366

Is it possible to remove a particular host key from SSH's known_hosts file?

I usually end up deleting the entire known_hosts file, which I have no problems with doing, but just out of curiosity, is it possible to remove just a single entry?

I opened the known_hosts file, but I am struggling to understand its contents.

Below is the message I faced, which led me to ask this question:

Add correct host key in /home/wissen16/.ssh/known_hosts to get rid of this message.
Offending key in /home/wissen16/.ssh/known_hosts:1
RSA host key for foo.com has changed and you have requested strict checking.
Host key verification failed.

11 Answers 11

592

Use this command to remove entries from known_hosts:

ssh-keygen -R hostname
12
  • 25
    It works with an IP address as well. For instance, I have a DNS host shortcut for my Web server. To remove a conflict I had between the keys for the custom hostname and the IP address, I had to remove the entries for both.So ssh-keygen -R xxx.xxx.xxx.xxx. Nov 13 '12 at 21:10
  • As @StrangeElement says, sometime is posible that you have to remove also IP host apart from hostname. Feb 10 '15 at 9:05
  • 6
    Plus, it keeps a backup automatically (on my osx machine : Original contents retained as /Users/nha/.ssh/known_hosts.old, assuming it is the same for Ubuntu).
    – nha
    Nov 24 '15 at 13:37
  • 24
    Plus, if you are using non-standard ssh port, use this format ssh-keygen -R [ssh.sssshh.com]:1234
    – Shiji.J
    Dec 10 '15 at 0:04
  • 2
    The best answer ever for this question. Works like a charm
    – bademba
    Mar 10 '17 at 9:31
35

Yes, you can remove just one key. Just open it in an editor and delete the offending line. The number after the colon in the error message is the line number, so that's the line to delete -- line 1 in your example..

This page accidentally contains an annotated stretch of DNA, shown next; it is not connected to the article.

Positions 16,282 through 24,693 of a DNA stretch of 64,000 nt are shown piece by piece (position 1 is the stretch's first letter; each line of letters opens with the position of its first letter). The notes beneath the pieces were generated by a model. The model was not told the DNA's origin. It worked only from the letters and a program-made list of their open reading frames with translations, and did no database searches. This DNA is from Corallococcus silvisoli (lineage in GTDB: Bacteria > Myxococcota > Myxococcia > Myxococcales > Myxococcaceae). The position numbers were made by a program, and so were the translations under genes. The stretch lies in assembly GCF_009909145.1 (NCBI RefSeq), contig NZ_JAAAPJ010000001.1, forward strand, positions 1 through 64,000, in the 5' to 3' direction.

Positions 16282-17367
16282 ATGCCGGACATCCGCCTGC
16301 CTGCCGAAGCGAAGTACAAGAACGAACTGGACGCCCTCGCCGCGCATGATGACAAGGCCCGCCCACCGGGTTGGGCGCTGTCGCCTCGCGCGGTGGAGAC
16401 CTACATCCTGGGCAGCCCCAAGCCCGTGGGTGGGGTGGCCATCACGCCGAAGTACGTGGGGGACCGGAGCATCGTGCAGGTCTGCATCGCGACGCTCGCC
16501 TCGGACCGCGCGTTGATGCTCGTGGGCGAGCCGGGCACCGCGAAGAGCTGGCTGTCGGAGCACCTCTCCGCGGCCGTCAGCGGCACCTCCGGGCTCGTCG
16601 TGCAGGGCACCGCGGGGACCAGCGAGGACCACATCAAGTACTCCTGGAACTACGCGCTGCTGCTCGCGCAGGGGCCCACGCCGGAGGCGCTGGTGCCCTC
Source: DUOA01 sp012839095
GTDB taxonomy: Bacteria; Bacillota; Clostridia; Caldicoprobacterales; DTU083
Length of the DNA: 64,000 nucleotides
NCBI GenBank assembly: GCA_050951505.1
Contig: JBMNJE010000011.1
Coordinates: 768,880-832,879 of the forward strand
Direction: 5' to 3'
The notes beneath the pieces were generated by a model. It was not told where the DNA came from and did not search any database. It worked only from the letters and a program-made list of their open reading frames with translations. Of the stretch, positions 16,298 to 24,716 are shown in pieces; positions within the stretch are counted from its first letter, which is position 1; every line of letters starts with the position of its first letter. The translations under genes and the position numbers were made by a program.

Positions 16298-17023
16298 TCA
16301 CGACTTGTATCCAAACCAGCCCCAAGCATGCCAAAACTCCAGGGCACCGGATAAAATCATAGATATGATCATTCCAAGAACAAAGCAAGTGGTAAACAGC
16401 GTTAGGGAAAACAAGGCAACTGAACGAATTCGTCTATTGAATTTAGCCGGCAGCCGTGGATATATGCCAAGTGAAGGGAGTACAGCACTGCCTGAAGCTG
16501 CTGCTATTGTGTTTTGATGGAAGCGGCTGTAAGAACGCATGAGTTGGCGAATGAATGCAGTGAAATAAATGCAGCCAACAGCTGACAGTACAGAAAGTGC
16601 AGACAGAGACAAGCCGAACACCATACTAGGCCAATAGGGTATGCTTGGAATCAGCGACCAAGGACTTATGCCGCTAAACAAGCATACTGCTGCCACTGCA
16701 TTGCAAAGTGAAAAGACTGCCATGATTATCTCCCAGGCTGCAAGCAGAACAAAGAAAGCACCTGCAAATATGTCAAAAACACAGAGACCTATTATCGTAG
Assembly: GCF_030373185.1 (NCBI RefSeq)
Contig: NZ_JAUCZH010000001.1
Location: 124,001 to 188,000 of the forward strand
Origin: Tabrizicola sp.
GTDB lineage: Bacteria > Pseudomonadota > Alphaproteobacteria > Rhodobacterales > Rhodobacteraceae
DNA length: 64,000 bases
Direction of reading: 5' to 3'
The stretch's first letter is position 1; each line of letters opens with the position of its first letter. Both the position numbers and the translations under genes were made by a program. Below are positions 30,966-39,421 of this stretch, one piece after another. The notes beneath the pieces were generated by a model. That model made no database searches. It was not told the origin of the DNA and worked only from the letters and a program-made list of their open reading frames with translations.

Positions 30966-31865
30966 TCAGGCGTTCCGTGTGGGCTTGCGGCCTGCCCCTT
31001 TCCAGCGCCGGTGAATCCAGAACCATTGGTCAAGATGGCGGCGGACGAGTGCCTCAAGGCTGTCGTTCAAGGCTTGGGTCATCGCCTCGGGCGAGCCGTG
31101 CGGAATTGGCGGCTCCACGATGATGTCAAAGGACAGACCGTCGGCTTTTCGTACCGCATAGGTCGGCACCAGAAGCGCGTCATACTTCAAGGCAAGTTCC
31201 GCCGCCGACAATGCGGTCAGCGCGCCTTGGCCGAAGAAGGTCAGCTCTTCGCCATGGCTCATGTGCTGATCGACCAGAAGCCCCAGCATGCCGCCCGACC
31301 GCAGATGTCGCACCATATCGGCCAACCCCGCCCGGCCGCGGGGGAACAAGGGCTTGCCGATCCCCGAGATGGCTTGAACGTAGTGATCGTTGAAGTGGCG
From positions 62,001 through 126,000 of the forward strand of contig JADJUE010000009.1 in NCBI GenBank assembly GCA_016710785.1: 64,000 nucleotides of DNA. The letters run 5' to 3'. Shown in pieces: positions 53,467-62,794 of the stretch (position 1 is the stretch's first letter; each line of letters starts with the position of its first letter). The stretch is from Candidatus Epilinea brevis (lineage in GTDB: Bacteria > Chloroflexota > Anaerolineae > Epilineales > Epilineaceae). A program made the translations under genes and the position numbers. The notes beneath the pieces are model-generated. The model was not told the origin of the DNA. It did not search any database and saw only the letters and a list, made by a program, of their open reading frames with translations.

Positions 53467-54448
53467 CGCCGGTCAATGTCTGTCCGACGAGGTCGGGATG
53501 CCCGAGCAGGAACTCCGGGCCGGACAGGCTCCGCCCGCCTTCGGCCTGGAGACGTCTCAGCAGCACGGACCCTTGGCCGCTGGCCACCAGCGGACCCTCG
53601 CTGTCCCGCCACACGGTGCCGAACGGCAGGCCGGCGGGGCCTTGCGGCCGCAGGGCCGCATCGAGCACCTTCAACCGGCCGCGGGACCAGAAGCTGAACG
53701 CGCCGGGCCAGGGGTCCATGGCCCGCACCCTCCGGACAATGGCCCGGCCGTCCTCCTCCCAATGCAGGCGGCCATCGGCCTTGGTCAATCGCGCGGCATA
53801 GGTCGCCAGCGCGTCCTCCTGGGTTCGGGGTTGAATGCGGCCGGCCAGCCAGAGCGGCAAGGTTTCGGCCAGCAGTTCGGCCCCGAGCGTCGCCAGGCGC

1
  • 1
    I had no idea it identified the line number, that is incredibly helpful.
    – deltree
    Feb 25 '15 at 17:07
18

I have only recently started using host key's, but when I have messed with them it is generally one key per line so backup the file and remove them one at a time until you find the right one. Then add the others back. Bit of a long way to do it, but should work.

Also based on that error, and with no idea what so ever, it could be the first host key in the file that is the problem so open up the file with vim

vim ~/.ssh/known_hosts

and hit

dd

then save it.

2
  • You can use :set nu in vim to show the line numbers. Takkat answer is the best one anyway. Jan 10 '11 at 10:46
  • I agree didn't know you could do that. Am going to use it in the future. I kept meaning to lookup the line numbers setting for vim. thanks. Jan 10 '11 at 21:17
3

Using ssh-keygen -R hostname will not always work. If you have a newer version of SSH that is "hiding" the hostnames to prevent ssh-agent hijacking, apparently ssh-keygen is unable to unhash the hostname.

For example, I have a host called build-node-01 and I have connected to it and accepted the key. I then rebuild it from scratch, getting a new host fingerprint and I try to reconnect, I will get a warning that there is a conflict on line X (say 3). I run ssh-keygen -R hostname, but the next time I try to connect I still get a warning that there is a conflict. I examined the file only to discover that the hostname was hashed and showed up as [1] Bu4Ch@R@4D0M57uFF instead of a readable hostname.

In this case the only way to successfully get the offending host removed was to use

sed -i 'xd' ~/.ssh/known_hosts